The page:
Hans Ottomeyer and Peter Pröschel, "Vergoldete Bronzen", 1986, p. 336, pl. 5.3.4, illustrating a design in the Musée du Louvre, Paris by Charles Percier, circa 1800 for a very similar Egyptian caryatid support for a console. And p. 336, pl. 5.3.3, illustrating a similar candelabrum by Pierre-Philippe Thomire with the same figure but with candle branches upon her head and lacking the fasces.
A magnificent pair of Empire gilt and patinated bronze two-light candelabra retour d'Egypte attributed to Pierre-Philippe Thomire after a design by Charles Percier, each surmounted by a gilt cat seated upon the head of a patinated bronze Egyptian female figure wearing a falcon head-dress over a wig of ringlets, a wesekh collar, her sheath gown secured below her breasts by a girdle from which suspends a long thin panel chased with pseudo hieroglyphs, holding in each hand a gilt fasces issuing a serpent holding in its open mouth a single vase-shaped nozzle chased with alternate anthemion and stars, the bare-footed figure standing on a gilt and patinated spreading rectangular plinth chased at the front with a dog-headed monster squatting on a bull and at the sides with pairs of kneeling Egyptian figures surmounted by a cat, on a rectangular base
Paris, date circa 1810
Height 67 cm. each.
The preeminent bronzier Pierre-Phillip Thomire (1751-1843) and his firm produced a number of related Egyptian style candelabra of differing sizes and details to the candle branches. As here, some examples showed the figures holding fasces in each hand, while in other instances they hold palm frond and lotus leaf and support on their heads tiers of candle branches. Judging from the quality of the casting and chasing the present figures date from circa 1810, when Thomire was at the height of his career. These striking candelabra are based on a design by Charles Percier (1764-1838).
Similar figures appear in a pen and ink and watercolour sketch by Percier of circa 1800 as a support for a console table in the Egyptian taste and also feature in his "Recueil de Décorations Intérieurs", 1801, pl. XXXII. In 1806 Thomire delivered a console table featuring similar Egyptian caryatids based on Percier's design to the residence of Consul Charles-François Lebrun (now in the Grand Trianon, Versailles). Then in 1812 Thomire and his associate Duterme delivered another console table with identical bronze caryatid supports to the Garde-Meuble, which is also now in the Grand Trianon, (Denise Ledoux-Lebard, "Inventaire Général du Musée National de Versailles et des Trianons", vol. I, "Le Grand Trianon, Meubles et Objets d'Art", pp. 20-21).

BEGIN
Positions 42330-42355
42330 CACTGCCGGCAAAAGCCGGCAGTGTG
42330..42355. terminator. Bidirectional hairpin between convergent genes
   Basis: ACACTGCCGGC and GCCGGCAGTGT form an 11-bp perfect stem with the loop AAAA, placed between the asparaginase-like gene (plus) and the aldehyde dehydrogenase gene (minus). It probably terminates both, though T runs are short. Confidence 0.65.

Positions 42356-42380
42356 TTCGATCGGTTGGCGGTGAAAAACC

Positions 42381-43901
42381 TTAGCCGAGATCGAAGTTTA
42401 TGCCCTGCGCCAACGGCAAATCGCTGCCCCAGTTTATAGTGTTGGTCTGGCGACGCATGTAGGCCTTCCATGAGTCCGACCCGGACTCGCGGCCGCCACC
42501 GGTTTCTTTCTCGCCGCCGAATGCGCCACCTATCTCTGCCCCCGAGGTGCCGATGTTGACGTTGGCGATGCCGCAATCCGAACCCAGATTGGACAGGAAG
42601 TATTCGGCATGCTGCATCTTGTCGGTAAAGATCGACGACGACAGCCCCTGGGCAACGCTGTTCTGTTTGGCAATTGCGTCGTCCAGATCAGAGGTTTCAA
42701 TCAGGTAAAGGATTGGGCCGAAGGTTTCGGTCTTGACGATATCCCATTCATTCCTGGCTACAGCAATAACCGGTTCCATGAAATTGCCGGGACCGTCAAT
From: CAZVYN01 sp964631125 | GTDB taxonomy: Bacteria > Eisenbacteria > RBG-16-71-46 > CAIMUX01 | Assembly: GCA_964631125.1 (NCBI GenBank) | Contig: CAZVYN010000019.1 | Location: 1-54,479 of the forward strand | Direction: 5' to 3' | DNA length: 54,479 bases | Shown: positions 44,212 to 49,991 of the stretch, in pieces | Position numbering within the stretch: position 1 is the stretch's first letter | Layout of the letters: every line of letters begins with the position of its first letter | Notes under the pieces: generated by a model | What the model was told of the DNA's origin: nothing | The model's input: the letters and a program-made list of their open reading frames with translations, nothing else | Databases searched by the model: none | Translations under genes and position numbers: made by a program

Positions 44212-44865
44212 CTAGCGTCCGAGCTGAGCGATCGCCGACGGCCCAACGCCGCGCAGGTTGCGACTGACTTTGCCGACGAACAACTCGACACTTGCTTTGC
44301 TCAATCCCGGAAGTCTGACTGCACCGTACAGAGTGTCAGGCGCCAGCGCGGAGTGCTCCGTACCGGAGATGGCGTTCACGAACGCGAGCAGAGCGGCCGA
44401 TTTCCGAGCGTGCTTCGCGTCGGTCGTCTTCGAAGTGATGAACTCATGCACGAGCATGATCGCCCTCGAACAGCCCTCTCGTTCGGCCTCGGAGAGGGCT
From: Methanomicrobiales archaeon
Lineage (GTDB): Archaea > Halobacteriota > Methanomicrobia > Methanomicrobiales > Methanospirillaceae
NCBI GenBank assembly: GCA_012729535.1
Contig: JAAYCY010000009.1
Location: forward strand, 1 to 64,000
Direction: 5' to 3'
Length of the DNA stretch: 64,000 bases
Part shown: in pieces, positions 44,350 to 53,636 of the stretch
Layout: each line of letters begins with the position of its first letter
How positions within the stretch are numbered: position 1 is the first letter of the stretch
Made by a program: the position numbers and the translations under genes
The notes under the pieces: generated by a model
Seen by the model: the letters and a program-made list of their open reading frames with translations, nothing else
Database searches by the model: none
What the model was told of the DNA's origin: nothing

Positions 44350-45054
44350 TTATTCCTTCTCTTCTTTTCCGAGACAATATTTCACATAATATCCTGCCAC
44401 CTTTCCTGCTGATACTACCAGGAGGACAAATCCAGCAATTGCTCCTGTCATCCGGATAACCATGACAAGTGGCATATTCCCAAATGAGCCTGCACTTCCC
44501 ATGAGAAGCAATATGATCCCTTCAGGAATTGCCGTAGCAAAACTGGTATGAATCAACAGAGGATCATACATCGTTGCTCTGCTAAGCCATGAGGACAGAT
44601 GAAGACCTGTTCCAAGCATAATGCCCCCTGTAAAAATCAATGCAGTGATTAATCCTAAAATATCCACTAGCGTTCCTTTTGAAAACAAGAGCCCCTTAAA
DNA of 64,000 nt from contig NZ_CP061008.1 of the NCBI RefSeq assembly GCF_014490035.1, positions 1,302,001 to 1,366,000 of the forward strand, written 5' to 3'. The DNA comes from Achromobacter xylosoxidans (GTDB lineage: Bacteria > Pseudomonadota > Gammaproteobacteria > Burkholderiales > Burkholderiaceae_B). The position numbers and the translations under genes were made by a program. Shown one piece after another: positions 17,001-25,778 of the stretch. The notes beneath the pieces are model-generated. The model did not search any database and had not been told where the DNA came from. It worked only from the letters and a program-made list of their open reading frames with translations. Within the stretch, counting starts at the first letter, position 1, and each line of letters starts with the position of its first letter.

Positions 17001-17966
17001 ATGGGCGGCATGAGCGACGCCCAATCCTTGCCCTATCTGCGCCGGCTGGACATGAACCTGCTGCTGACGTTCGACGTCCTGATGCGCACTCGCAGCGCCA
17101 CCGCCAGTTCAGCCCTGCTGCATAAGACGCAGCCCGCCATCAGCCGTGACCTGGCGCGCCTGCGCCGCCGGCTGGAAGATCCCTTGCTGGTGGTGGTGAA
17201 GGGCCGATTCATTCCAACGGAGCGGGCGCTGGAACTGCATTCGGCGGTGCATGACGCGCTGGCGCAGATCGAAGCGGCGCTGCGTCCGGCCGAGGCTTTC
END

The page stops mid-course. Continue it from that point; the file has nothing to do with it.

It is likely however that the model for the present candelabra date slightly earlier, examples of which were made by Pierre-Philippe Thomire for the Parisian marchand-mercier Martin-Eloi Lignereux (d. 1809) of rue Taitbout, whose business was purchased by Thomire in 1804 though he did not however own the copyright for these particular figures for another two years. A comparable pair of candelabra by Thomire, with similar supporting figures but with two surmounting tiers of branches and without candle branches in each hand, were supplied in the late 1790's to Czar Paul I for Pavlovsk Palace, Saint-Petersburg, while another pair from the H. de Givenchy collection was sold in Monaco 1993. King Louis-Philippe of France also owned a similar pair at Château de Saint-Cloud, which he then took Château de Compiègne and are now in the Grande Chancellerie de la Légion d'Honneur, Paris.
Unlike the aforementioned examples these Egyptian figures hold in each hand a fasces candle branch in place of a palm frond and lotus leaf. In this they are almost identical to three other known examples. One pair was owned by Prince Anatole Demidoff (1813-70) and was included in the sale of his great art collection at Villa Demidoff de San Donato, Florence in March 1880. Another almost identical pair was previously owned by Edward Medlicott Esq, Sacombe Park near Ware in Hertfordshire and a third pair was once in the Freitherrn von Heylisches, Schloss Hernnschein collection.
Charles Percier's design for this particular caryatid Egyptian female was evidently so popular that it was realised in media other than bronze. For instance almost identical figures were made as gilt painted biscuit figures by the Paris Porcelain Manufactures, possibly by Guéhard et Dihl or Caron et Lefebvre, (e.g. Christie's New York, 26th Oct 2001, lot 377).
The vogue for Egyptian styled objects and decoration, which began during the mid eighteenth century gained increasing momentum after Napoleon's Egyptian campaign of 1798 and soon manifest itself in all manner of the arts, from candelabra and clocks, to furniture and figurines. Percier's design was not based on any exact prototype although the original spirit of Egyptian sculpture is clearly evident. His design and Thomire's supreme skill in rendering it in bronze remains an important legacy from the Empire period.